TV Review: Marvel’s The Runaways (Hulu)

The Eisner Award-winning comic series finally comes to television. The Runaways was an amazing hit for Marvel. Created by Brian K. Vaughan and Adrian Alphona,  it chronicled the story of 6 […]

The Eisner Award-winning comic series finally comes to television.

The Runaways was an amazing hit for Marvel. Created by Brian K. Vaughan and Adrian Alphona,  it chronicled the story of 6 kids (Alex Wilder, Karolina Dean, Molly Hayes, Nico Minoru, Chase Stein, and Gertrude Yorkes) who find out that their parents are actually a secret criminal team known as the Pride. Horrified by what they found out, the kids go on the run to figure out how to stop their parents.

Since the comic came out in 2003, I’ve been dying to see it as a live action property. After many failed attempts Marvel has teamed up with Hulu to give us a TV series based on the comic.

In the TV show, the kids were already friends, but a tragedy has pulled them apart. Alex Wilder is desperate to get his friends back together. Using a little manipulation, Alex manages to get the kids to meet has his house for a type of reunion. During the course of the night, the kids find their parents, as the Pride, sacrifice a girl. The kids can’t believe what they saw and determined to get to bottom it all. 

So far the series is very different from the comic series. I’m four episodes in, and I’m still waiting for the Runaways to run away. I think in the show the name of the Runaways deals with sacrifices the Pride gets.  I’m not saying it’s a bad thing, but it’s a case where I don’t understand why a direct adaptation isn’t done. While the Runaways takes place in the Marvel Universe, their interaction with other Marvel comics in the series was few and far between.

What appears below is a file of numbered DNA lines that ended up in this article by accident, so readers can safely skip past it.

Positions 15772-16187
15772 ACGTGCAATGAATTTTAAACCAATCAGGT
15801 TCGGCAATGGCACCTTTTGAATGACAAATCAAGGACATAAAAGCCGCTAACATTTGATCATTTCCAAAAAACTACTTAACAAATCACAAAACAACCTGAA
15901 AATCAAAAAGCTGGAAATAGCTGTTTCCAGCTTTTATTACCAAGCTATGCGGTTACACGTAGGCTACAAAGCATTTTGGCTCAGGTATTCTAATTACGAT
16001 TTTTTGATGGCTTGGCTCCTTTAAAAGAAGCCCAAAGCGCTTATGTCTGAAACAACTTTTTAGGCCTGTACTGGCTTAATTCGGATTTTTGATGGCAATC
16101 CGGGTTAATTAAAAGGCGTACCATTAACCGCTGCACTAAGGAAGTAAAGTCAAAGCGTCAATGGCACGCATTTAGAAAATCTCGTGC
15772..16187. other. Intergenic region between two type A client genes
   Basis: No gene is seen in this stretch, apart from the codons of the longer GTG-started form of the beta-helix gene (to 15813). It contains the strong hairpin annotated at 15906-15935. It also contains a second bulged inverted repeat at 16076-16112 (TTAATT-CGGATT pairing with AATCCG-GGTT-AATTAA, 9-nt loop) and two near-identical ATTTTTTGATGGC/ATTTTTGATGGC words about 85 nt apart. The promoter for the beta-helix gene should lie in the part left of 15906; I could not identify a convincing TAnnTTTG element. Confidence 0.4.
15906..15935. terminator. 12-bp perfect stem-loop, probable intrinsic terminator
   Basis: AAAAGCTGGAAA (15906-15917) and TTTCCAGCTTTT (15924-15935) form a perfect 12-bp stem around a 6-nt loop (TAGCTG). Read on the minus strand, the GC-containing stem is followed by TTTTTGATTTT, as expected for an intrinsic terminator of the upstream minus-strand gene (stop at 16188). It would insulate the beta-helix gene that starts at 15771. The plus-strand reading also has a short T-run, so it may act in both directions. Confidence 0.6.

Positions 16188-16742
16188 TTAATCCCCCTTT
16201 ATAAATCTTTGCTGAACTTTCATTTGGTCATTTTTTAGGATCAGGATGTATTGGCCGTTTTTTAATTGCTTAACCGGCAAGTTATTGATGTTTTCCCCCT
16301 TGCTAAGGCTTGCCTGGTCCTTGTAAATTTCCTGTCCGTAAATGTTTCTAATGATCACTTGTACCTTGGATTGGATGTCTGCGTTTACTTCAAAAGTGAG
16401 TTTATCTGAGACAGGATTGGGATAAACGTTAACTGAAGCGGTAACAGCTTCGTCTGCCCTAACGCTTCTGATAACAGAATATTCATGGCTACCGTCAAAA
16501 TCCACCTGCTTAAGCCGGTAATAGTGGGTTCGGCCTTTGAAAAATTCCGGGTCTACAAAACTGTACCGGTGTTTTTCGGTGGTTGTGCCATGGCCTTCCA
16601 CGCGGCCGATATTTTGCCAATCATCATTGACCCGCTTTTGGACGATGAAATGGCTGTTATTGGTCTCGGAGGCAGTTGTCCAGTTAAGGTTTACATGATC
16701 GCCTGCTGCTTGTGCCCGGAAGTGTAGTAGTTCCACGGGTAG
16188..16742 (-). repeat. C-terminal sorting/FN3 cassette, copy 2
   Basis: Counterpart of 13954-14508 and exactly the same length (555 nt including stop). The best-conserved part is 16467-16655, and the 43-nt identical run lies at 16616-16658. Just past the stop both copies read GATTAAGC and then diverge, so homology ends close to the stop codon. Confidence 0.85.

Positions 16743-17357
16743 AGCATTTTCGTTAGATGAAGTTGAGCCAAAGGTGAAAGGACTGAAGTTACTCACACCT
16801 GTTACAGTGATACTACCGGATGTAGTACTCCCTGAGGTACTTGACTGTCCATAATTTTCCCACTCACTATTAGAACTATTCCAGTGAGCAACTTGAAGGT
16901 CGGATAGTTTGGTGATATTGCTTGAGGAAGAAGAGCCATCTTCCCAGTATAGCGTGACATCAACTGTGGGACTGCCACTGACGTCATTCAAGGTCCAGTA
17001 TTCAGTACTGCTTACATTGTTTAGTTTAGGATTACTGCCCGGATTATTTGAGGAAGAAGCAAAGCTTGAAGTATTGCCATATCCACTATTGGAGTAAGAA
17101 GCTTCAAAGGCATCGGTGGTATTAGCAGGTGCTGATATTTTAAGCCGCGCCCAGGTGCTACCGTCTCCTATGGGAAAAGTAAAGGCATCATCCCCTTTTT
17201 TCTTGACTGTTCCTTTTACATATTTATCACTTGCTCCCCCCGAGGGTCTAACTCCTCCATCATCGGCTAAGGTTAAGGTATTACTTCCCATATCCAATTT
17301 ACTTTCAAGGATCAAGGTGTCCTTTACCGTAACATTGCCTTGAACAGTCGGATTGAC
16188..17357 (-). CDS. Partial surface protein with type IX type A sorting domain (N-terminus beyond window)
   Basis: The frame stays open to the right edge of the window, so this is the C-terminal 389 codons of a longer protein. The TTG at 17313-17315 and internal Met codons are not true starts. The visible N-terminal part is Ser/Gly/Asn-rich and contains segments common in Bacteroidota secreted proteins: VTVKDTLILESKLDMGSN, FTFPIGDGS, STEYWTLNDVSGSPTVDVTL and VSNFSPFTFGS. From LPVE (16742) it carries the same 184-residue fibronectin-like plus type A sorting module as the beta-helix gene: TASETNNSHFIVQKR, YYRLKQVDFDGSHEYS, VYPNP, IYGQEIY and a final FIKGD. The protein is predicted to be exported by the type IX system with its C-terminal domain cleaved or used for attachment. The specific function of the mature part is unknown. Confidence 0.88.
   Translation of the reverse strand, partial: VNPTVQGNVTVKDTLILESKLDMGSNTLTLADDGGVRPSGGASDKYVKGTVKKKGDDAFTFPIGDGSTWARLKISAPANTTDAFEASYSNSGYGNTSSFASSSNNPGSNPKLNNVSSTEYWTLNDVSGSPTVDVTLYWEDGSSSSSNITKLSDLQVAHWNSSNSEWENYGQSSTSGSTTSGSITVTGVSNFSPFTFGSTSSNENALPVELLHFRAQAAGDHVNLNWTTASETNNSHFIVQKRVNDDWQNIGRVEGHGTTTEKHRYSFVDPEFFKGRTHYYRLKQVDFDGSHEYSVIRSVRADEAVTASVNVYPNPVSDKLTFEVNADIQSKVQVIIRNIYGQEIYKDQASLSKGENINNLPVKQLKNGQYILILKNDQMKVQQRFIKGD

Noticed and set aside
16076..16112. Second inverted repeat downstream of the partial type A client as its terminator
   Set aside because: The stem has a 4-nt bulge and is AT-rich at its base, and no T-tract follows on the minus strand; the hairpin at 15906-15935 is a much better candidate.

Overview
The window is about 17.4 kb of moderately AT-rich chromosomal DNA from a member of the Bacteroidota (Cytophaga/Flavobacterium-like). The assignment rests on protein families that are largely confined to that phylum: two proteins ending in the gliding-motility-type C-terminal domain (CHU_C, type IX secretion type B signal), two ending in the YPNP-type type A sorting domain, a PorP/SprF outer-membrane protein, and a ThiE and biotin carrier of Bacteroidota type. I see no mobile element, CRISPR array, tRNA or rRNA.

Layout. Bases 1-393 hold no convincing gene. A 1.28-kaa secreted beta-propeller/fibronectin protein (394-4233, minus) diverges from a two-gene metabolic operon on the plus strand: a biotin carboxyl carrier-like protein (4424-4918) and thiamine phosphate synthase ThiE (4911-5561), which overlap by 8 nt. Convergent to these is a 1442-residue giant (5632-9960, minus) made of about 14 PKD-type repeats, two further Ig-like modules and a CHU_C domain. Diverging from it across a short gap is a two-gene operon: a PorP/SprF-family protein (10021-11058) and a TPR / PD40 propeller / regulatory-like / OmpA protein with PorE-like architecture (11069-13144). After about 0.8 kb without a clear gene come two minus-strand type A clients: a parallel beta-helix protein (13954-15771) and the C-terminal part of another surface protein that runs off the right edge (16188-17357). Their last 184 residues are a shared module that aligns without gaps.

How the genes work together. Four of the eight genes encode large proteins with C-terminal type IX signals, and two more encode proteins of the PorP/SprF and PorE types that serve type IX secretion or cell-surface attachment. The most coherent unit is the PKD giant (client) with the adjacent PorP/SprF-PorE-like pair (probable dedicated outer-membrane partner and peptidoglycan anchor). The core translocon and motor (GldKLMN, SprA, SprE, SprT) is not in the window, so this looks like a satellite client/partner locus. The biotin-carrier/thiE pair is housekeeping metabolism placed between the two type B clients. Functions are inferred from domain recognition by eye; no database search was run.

The other issue I had was with the character of Molly. In the comics, she is about eleven years old, while the other kids are around seventeen. In the TV series, she’s about fourteen. I really feel it doesn’t work that well. The other thing is in the comics, Molly is a mutant. Due to 20th Century Fox having the rights to mutants, they show hasn’t addressed how she got her powers and they also killed off her parents. While frustrating, it’s not that much of deal breaker. 

What a like about the show there is this Breakfast Club feel to the entire show. The choices in music really helps with this. It truly compliments the scenes. 

The actors are great in this as well. While there are some changes to the characters, it still feels like comics. The focus just isn’t on the kids, but the parents as well. This dichotomy between the two group of characters really meshes well. 

The only thing that sucks is just having to try to ignore what happened in the comics. It’s like waiting for the other shoe to drop, but I think you will find this in any adaptation. If I’m feeling this anticipation, then the showrunners must be doing something right. 

For now, I’m vested in this show. I really do want to see where it goes, and am enjoying what I’m seeing so far.

Marvel’s The Runaways is exclusively on Hulu, with new episodes every Tuesday.

 

 

Brian Isaacs - Executive Editor / Publisher

About Brian Isaacs - Executive Editor / Publisher

An avid comic collector/reader for over 40 years and self-proclaimed professor of comicology, Brian original started up the site Pendragon’s Post to share his voice. Well that voice has been shared, and evolved into The Fanboy Factor. Brian is an advocate for remembering comic roots, and that we don’t forget what was created in the past, and encourage everyone to read it as well. When not swimming in geek culture, he can be seen corrupting..introducing his young son to comics, much to his wife’s chagrin.